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Installing bifold glass doors into doorway with molding

Installing bifold glass doors into doorway with molding

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  #1  
Old 04-19-20, 06:52 AM
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Installing glass door into doorway with molding

*** Note title says bifold but that has now changed to a standard door.

I am trying to hang a glass paned door on a currently doorless, built in China closet/cupboard. I don’t have a picture of the actual space but it is effectively a nook in our dining room that has a ‘standard’ doorway opening (with molding around it) and on the inside is shelves. The molding/finishes of the opening look like the first picture below and the concept of the built in shelving through a doorway is the second picture (ours is wider and deeper so fits china). The third picture is the style of door we would like to hang.

The opening is roughly 79”h x 29”w. The depth of the molding in the opening is 5” and this surface is completely flat with no trim or anything obstructing the 5” panel. Question is - Can I build the hinges and stops directly into the molding - effectively using the molding as the jamb/casing? Obviously no need for air tight seals.

Thanks in advance.





 

Last edited by bcscasse; 04-19-20 at 07:35 AM. Reason: Error
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Old 04-19-20, 09:52 AM
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Assuming the door can be trimmed to fit the opening exactly if the opening is not exactly plumb, yes you can mortise hinges into the jamb, hang the door, and add door stop behind the door perimeter. Easier said than done but if you need assistance we can guide you through it.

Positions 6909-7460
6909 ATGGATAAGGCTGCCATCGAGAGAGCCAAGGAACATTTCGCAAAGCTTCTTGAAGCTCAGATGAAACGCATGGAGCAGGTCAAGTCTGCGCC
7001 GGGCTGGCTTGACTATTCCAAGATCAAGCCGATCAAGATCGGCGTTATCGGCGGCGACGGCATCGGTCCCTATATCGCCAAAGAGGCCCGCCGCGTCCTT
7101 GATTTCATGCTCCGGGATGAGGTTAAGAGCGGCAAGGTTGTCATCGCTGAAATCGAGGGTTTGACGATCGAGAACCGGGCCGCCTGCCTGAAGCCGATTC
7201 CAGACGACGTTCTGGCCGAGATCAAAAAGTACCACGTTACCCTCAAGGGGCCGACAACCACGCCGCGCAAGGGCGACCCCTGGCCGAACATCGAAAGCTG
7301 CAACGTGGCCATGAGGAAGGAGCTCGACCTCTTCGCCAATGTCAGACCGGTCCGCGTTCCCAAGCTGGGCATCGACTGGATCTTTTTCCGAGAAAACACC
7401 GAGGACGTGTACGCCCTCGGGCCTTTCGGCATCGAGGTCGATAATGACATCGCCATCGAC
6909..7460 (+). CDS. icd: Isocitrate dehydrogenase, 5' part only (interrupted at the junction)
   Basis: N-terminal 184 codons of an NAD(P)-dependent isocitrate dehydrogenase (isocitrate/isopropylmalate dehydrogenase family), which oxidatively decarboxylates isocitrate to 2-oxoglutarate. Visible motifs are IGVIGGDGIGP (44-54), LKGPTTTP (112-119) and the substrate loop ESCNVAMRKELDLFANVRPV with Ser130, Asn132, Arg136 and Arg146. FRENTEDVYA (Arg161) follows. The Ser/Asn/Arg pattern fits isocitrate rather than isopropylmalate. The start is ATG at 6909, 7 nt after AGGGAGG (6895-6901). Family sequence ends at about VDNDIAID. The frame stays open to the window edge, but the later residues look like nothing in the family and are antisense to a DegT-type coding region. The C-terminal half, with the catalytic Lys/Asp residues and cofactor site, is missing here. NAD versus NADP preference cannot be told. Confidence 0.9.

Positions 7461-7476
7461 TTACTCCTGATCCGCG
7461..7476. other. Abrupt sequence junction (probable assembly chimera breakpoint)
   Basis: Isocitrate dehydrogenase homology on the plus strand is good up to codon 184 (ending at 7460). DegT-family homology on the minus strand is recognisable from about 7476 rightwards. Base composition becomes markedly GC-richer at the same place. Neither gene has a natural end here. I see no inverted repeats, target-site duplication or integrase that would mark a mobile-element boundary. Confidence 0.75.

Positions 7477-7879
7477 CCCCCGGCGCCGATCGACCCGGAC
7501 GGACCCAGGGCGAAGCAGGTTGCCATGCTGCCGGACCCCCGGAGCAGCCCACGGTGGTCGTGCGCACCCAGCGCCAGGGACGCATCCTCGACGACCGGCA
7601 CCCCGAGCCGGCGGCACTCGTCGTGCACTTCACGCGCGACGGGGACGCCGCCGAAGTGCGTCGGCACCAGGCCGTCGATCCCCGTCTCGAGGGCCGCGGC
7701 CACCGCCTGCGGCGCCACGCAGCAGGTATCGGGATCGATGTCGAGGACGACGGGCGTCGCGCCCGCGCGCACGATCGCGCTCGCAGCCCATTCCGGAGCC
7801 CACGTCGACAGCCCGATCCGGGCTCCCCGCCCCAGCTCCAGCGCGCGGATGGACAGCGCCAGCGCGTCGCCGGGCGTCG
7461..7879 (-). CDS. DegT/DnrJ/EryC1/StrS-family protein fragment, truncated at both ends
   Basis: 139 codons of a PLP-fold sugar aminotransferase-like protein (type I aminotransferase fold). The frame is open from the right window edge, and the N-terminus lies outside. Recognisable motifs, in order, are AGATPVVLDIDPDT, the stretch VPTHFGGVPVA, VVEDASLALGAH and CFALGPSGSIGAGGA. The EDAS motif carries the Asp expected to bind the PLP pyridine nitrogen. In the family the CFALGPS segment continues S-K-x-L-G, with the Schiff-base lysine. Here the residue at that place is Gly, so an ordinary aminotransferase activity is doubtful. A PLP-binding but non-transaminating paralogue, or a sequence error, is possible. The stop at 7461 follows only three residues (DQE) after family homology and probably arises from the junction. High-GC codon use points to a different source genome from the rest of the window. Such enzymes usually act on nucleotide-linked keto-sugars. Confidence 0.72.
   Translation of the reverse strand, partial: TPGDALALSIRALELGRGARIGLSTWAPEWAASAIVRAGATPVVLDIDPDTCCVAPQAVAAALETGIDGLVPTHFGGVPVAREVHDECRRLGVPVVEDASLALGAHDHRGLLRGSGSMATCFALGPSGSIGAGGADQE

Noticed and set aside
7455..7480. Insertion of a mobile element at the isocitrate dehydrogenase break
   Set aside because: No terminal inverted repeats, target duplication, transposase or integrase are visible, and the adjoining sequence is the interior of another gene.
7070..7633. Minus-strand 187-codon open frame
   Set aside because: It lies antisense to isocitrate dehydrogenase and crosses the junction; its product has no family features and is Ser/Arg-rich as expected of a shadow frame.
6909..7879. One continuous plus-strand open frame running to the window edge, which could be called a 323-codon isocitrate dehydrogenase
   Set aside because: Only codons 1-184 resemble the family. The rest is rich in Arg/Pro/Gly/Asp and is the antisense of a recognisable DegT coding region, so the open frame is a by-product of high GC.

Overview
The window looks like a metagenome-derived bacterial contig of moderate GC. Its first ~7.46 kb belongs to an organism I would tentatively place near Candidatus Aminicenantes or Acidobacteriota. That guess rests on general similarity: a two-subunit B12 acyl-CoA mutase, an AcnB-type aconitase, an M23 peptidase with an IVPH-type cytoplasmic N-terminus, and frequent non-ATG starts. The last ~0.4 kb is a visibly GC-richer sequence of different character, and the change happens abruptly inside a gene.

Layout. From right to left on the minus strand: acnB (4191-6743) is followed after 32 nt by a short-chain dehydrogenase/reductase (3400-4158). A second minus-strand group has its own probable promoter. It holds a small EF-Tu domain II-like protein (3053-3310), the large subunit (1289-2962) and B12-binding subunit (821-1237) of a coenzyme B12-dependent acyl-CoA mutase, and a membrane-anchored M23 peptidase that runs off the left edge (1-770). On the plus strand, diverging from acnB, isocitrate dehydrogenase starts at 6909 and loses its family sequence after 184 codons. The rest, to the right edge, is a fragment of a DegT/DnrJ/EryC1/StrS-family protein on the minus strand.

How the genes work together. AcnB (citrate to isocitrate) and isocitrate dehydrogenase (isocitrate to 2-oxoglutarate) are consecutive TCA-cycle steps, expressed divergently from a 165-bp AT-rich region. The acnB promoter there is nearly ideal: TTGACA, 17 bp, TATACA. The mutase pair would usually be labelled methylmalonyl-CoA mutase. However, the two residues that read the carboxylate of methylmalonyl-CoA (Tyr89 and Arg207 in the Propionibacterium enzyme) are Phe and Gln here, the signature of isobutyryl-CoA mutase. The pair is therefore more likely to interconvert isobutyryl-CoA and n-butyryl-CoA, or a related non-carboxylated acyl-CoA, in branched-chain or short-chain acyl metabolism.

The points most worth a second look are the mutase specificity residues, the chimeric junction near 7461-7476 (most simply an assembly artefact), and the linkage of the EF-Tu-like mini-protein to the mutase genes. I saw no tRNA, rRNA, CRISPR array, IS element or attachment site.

Cased openings are not always installed as straight and true as a door jamb needs to be.
 
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Old 04-20-20, 11:44 AM
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It’s not plumb. Top of opening is 29” w and bottom is 28 3/4”. Would I trim door on an angle or use a 28” door and there would be slightly larger gap on bottom (3/8”on each side) vs the half inch gap on each side at the top?

And structurally, the hinges mortised directly into the molding would hold the weight of the glass door?
 
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Old 04-20-20, 02:23 PM
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I would take the casing off, cut the jamb out and reinstall the jamb so its plumb and the right size for the door. This might mean new casing or baseboard. And you mortise the hinges into the jamb, (its called a jamb, not a molding). Just like any other door. You would replace at least a couple of the short screws with long screws that would hit the stud behind the jamb.

if you want real answers post a picture of what you actually have so we arent guessing. There might be something pertinent we are missing by not seeing your opening.
 
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